Practical Economics


The End of the Credit Crunch

Richard DeKaser

Access to business loans is about to get easier.



Business access to bank loans is poised to improve as lenders get losses under control and upgrade their economic outlook, while borrowers strengthen their financial condition. The result will be a virtuous circle: easier credit stimulating economic activity, which feeds back to still easier credit. This can’t go on forever, of course. But the self reinforcing dynamic has at least a year to run.

First, let’s get the bad news out of the way: Bank losses remain huge. The industry racked up a whopping $187 billion in losses last year, amounting to 2.9% of loans outstanding—greater than any time since 1934. About the best that can be said is that the rate at which losses are increasing slowed during the course of the year, and a plateau seems to be taking shape.

What’s more important, however, is that banks beefed up their barricades against further damage. The industry’s first line of defense against insolvency—loan loss reserves—stood at 3.1% of loans outstanding as this year began. That’s greater than any time since 1934, when the FDIC began keeping such records. And the last line of defense—bank equity capital—also improved, despite the repayment of three-quarters of the funds the government poured into banks and financial corporations to avoid a meltdown in 2008. (The federal assistance was repaid at a handsome profit to the American taxpayer, by the way.) At 11%, the industry’s equity-to-asset ratio stands at its highest since 1938. These substantial cushions are one reason the purse strings are likely to loosen this year.

Banks are taking heart from the nascent economic recovery, though they remain prepared for the worst. The Federal Reserve reported that in January, for the first time since early 2007, the percentage of banks tightening terms on business loans was nearly offset by an equal number of them easing lending terms. Sixty percent of the banks that did relax loan terms cited a “more favorable or less uncertain economic outlook.”

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This growing optimism (or, more fairly, diminished pessimism) is largely rooted in the improving financial condition of their customers. As I noted last week, businesses have been stockpiling cash. The resulting liquidity bolsters lender confidence that short-term loans will hold up well. And with the recent stabilization of property values, banks now have greater certainty when assessing the collateral backstopping longer-term loans.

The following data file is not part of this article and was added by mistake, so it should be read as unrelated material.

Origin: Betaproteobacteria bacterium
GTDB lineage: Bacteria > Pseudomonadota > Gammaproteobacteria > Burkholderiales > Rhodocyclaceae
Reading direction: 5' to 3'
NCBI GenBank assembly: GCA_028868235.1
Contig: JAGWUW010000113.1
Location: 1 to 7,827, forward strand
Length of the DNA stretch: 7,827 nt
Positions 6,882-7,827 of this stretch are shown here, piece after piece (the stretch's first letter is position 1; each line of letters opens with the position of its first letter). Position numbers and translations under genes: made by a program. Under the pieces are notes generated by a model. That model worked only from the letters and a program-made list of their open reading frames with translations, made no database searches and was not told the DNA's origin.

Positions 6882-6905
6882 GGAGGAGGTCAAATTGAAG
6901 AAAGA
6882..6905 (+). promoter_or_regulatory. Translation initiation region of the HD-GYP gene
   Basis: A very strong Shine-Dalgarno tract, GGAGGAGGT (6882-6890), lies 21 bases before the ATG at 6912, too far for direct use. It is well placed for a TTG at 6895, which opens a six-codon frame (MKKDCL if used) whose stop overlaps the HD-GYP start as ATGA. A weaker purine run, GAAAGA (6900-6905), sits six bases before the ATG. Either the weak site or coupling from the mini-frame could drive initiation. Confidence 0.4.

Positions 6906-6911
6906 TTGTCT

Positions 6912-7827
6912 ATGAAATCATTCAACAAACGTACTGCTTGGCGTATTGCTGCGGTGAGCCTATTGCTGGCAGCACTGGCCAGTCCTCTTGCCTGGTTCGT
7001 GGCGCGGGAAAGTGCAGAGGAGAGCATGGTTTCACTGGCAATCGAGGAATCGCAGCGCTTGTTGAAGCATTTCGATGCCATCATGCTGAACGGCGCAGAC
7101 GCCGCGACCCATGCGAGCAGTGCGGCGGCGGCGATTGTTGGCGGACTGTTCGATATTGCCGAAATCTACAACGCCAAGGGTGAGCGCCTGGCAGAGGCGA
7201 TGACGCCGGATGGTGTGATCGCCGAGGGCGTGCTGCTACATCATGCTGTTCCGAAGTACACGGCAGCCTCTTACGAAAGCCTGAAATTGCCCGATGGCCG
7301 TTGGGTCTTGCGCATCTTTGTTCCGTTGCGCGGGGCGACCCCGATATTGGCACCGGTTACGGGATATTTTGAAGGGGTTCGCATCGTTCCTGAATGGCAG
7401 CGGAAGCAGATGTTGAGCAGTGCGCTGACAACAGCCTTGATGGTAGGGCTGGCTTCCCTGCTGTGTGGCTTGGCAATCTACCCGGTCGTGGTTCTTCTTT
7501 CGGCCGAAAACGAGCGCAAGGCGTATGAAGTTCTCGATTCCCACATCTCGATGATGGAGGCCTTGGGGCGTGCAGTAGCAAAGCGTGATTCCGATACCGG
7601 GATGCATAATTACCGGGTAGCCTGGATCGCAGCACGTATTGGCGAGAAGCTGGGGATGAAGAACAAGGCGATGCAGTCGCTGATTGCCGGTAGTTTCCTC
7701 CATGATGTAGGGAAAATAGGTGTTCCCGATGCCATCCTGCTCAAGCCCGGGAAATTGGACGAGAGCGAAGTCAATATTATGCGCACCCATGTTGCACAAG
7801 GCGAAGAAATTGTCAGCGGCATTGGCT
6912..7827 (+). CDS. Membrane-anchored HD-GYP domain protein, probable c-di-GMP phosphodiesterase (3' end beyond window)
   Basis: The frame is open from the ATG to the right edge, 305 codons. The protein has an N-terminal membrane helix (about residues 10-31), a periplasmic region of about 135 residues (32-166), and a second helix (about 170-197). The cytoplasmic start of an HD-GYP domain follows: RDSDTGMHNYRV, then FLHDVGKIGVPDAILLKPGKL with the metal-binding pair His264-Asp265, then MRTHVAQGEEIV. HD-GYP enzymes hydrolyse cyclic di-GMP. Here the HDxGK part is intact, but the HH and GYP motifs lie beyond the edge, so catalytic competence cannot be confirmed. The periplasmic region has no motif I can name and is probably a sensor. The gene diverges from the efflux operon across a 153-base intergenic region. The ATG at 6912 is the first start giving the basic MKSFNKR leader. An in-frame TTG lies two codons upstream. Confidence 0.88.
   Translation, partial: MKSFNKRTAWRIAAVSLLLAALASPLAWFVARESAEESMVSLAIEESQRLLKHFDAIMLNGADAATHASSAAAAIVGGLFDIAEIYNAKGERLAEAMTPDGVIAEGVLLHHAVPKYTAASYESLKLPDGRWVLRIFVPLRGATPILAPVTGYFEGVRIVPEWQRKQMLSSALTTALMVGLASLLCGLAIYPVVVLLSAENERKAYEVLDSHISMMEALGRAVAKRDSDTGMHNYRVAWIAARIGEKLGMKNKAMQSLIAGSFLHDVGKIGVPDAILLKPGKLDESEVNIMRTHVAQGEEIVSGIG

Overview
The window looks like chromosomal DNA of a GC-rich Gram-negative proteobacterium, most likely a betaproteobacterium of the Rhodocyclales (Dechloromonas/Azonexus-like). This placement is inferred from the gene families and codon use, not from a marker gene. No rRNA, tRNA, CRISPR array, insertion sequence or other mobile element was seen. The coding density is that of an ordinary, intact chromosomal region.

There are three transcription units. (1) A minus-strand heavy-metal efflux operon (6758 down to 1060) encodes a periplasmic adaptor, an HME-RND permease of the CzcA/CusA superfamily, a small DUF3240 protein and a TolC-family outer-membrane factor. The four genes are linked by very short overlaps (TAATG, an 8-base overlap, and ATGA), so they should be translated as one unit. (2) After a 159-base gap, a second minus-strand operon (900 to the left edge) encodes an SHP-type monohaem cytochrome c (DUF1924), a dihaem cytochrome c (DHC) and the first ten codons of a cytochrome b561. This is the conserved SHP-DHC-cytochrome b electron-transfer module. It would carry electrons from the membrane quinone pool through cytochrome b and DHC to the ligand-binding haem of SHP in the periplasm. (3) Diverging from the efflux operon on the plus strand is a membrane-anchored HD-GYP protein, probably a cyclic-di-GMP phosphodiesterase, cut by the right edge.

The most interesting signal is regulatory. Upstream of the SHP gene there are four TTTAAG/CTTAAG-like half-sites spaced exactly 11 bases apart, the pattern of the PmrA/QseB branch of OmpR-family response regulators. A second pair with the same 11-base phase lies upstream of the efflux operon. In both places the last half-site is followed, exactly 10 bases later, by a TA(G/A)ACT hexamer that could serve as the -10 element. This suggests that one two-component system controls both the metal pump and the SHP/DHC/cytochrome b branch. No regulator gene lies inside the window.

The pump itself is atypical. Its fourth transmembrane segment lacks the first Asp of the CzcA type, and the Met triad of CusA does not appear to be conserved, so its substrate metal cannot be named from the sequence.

The impending ease won’t be geographically uniform, however. Community banks in states with more severe economic hangovers, including those coping with auto sector restructuring (Michigan, for example) and the real estate bust (including Florida, California, Nevada and Arizona) are struggling with higher loss rates and intense regulatory scrutiny that will likely be slow to thaw. As Cam Fine, president of the Independent Community Bankers of America, puts it: “The economies of those states are struggling, and the bank examination atmosphere has been so severe in the past two years that many bankers have decided to simply hunker down and not go out on a limb.”

If my prediction of an imminent easing of bank lending holds up, two developments will soon confirm it. First, the next Federal Reserve survey of lending officers will show a majority of respondents easing their terms on business loans—the first such occurrence in three years. This survey is now under way and will be available during the first week of May.

Second, a monthly survey conducted by the National Federation of Independent Business will show a sharp drop in participants claiming that loans are “harder to get.” As of February, 12% more survey respondents said loans were harder to get than those who said credit was easier to secure. While that’s an improvement over last year—when, in May, a net 16% of respondents said lending was tougher to come by than three months earlier—a 12% margin is still symptomatic of very tight conditions. Normally, that figure would range between 3% and 9%.

Aside from the obvious implication -- that creditworthy businesses won’t have as tough a time with their bankers -- this easing of credit is also critical to the economic outlook. The federal stimulus is set to wind down around year-end, and the private sector will increasingly be required to keep the momentum going. Additionally, broader lending will be an important precondition for any change in monetary policy: It’s hard to imagine the Fed hiking interest rates or draining money from banks when lenders still aren’t doing their job.




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